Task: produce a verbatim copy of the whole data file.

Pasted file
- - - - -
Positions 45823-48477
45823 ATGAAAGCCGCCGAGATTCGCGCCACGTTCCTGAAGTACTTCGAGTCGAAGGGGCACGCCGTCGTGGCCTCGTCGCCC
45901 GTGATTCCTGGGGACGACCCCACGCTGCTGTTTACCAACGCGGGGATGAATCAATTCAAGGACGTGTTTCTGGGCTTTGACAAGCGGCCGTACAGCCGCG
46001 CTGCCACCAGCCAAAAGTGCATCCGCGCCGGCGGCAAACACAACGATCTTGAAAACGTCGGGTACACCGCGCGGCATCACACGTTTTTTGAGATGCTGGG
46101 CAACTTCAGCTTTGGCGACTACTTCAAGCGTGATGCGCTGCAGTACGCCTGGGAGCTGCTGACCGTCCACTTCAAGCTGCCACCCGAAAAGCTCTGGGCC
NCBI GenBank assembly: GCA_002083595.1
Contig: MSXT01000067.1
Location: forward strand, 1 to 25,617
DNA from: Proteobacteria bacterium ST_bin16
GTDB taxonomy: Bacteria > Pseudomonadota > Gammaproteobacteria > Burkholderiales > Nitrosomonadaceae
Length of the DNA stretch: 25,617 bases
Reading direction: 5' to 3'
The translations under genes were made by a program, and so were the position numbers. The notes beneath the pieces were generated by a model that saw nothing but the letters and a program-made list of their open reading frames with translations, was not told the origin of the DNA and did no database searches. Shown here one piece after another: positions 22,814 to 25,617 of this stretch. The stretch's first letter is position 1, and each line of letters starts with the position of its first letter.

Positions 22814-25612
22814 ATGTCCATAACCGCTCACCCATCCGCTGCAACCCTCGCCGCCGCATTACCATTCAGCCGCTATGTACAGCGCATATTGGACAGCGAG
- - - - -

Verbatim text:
Positions 45823-48477
45823 ATGAAAGCCGCCGAGATTCGCGCCACGTTCCTGAAGTACTTCGAGTCGAAGGGGCACGCCGTCGTGGCCTCGTCGCCC
45901 GTGATTCCTGGGGACGACCCCACGCTGCTGTTTACCAACGCGGGGATGAATCAATTCAAGGACGTGTTTCTGGGCTTTGACAAGCGGCCGTACAGCCGCG
46001 CTGCCACCAGCCAAAAGTGCATCCGCGCCGGCGGCAAACACAACGATCTTGAAAACGTCGGGTACACCGCGCGGCATCACACGTTTTTTGAGATGCTGGG
46101 CAACTTCAGCTTTGGCGACTACTTCAAGCGTGATGCGCTGCAGTACGCCTGGGAGCTGCTGACCGTCCACTTCAAGCTGCCACCCGAAAAGCTCTGGGCC
NCBI GenBank assembly: GCA_002083595.1
Contig: MSXT01000067.1
Location: forward strand, 1 to 25,617
DNA from: Proteobacteria bacterium ST_bin16
GTDB taxonomy: Bacteria > Pseudomonadota > Gammaproteobacteria > Burkholderiales > Nitrosomonadaceae
Length of the DNA stretch: 25,617 bases
Reading direction: 5' to 3'
The translations under genes were made by a program, and so were the position numbers. The notes beneath the pieces were generated by a model that saw nothing but the letters and a program-made list of their open reading frames with translations, was not told the origin of the DNA and did no database searches. Shown here one piece after another: positions 22,814 to 25,617 of this stretch. The stretch's first letter is position 1, and each line of letters starts with the position of its first letter.

Positions 22814-25612
22814 ATGTCCATAACCGCTCACCCATCCGCTGCAACCCTCGCCGCCGCATTACCATTCAGCCGCTATGTACAGCGCATATTGGACAGCGAG